Remember the true meaning of Memorial Day

May 25, 2014 

I’ve never lost anyone to war. As a military wife, I have packed my husband up for numerous deployments, but he has always returned home to me.

Compared to the families who have sent their loved ones off to war, only to learn later those send-offs had been a final farewell, my plight is minor. Missing years and months pale in contrast to the end of someone’s story.

Life goes on, as they say, and people move on. But the reality of Memorial Day is that none of us would be moving on without the sacrifices made by the men and women willing to fight to protect America’s way of life.

The origins of Memorial Day seem forgotten as we are now found soaking up rays rather than decorating the graves of our country’s fallen heroes. A holiday that was intended to honor sacrifice has turned into the prelude of summer, with many Americans not even pausing to remember.

Americans have become so far removed from the purpose of the holiday that in December 2000 Congress enacted the National Moment of Remembrance Act encouraging Americans to pause on Memorial Day at 3 p.m. local time to remember the sacrifices of military members killed in action.

It seems implausible that a day created to memorialize those killed in war would need an additional act of Congress just to get us to spend one minute in silence remembering.

Patriotism may not be in the forefront of our country’s culture anymore, but as a military spouse surrounded by those who serve, I can attest patriotism is not dead. It is alive in the hearts and minds of military members past, present and future, who believe in our country’s principles enough to serve till death if necessary.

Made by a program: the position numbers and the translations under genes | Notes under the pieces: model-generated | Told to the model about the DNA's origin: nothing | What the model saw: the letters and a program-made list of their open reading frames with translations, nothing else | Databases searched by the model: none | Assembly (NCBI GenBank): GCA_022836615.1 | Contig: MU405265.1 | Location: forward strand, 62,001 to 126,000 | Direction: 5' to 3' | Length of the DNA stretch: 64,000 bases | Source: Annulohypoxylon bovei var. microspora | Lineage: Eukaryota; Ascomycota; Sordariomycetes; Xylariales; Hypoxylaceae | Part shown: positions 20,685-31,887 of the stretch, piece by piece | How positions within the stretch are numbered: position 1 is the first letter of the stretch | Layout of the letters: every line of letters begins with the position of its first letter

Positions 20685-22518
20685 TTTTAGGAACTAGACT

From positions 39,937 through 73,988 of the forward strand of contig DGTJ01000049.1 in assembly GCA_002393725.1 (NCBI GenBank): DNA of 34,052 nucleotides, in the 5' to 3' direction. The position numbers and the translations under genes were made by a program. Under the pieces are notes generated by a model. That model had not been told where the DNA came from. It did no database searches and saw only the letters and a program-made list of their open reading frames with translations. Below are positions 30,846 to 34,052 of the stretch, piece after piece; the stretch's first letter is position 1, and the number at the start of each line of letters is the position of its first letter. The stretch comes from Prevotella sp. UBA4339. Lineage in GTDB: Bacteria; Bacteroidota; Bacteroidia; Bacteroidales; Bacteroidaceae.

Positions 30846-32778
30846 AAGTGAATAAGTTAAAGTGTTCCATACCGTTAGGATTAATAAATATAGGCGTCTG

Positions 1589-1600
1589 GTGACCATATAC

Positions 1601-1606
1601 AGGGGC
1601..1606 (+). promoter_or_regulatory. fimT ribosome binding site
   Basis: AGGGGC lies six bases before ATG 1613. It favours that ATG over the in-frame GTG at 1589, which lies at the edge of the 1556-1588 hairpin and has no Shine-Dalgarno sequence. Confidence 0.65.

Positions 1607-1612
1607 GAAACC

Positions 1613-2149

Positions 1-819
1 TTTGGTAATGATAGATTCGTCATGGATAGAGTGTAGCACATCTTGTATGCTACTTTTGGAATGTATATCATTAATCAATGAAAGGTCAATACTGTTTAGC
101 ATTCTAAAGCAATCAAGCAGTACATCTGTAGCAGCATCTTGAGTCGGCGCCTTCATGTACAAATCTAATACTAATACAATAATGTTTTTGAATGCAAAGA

This Memorial Day I implore each of you before you head off to enjoy the festivities of the day to think of the many families past and present who have had to continue life without their loved one and how their spilled blood has allowed you to live the life you desire “in the land of the free and the home of the brave.”

Memorial Day is our chance to celebrate the men and women who served their country with pride and had their story ended much too soon. I believe they were willing to die so we could all enjoy the simple pleasures of life without fear. Consequently, I am not suggesting you not enjoy the freedoms provided by their sacrifice as part of the three-day weekend we all look forward to.

Instead, I encourage each of you to take the time to do something to give credit where credit is due this Memorial Day -- visit a military cemetery, read a story about a soldier who gave it all, attend a memorial service or simply take the time to explain to your children or grandchildren the reason for the holiday.

Amanda Creel, a former staff writer for the Robins Rev-Up newspaper on Robins Air Force Base and former columnist for The Telegraph, is married to Tech. Sgt. Justin Creel, stationed at Hurlburt Field in Florida.

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